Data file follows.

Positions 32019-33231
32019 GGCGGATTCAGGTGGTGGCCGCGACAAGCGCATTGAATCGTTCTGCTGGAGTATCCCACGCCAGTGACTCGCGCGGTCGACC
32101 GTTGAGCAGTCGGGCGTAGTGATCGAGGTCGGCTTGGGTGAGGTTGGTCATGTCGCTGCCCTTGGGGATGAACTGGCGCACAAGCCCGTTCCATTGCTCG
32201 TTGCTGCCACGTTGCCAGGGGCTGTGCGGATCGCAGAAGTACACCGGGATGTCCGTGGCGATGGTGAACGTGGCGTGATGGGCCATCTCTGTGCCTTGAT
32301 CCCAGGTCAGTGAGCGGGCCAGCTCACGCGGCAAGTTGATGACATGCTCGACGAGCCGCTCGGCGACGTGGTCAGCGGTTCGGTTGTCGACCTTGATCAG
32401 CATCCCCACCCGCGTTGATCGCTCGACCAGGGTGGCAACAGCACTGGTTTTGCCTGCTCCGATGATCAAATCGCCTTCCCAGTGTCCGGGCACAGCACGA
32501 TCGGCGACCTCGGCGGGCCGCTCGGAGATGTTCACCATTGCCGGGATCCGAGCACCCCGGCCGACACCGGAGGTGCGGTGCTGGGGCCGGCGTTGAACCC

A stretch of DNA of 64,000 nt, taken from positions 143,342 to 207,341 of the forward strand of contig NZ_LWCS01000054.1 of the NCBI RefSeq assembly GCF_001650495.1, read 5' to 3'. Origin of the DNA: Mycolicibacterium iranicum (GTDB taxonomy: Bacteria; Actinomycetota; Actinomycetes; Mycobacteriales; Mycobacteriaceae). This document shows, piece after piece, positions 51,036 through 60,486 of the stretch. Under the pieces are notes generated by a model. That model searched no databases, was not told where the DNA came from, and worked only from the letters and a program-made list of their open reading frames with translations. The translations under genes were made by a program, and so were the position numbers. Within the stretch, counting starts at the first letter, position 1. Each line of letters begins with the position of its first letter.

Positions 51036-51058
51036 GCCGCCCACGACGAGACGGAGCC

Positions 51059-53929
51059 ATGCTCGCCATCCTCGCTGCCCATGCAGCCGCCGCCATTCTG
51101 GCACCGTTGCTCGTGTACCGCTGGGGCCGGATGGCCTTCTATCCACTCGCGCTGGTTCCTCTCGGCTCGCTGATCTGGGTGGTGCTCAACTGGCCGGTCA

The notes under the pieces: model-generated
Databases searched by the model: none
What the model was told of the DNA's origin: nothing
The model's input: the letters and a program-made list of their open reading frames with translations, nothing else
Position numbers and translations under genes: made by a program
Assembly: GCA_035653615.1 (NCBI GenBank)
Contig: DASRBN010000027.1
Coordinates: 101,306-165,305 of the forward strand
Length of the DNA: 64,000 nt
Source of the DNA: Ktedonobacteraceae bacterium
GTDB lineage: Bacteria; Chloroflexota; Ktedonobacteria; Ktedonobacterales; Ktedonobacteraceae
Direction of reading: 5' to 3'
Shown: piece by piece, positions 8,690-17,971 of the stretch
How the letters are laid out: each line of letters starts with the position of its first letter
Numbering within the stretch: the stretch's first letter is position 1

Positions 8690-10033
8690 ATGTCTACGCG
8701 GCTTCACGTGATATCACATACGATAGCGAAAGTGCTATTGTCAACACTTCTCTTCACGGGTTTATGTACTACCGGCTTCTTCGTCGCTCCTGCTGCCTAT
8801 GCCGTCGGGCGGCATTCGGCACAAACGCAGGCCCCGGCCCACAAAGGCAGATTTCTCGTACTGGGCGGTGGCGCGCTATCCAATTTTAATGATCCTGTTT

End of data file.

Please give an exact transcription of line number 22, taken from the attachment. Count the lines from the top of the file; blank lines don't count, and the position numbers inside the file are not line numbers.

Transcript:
Length of the DNA: 64,000 nt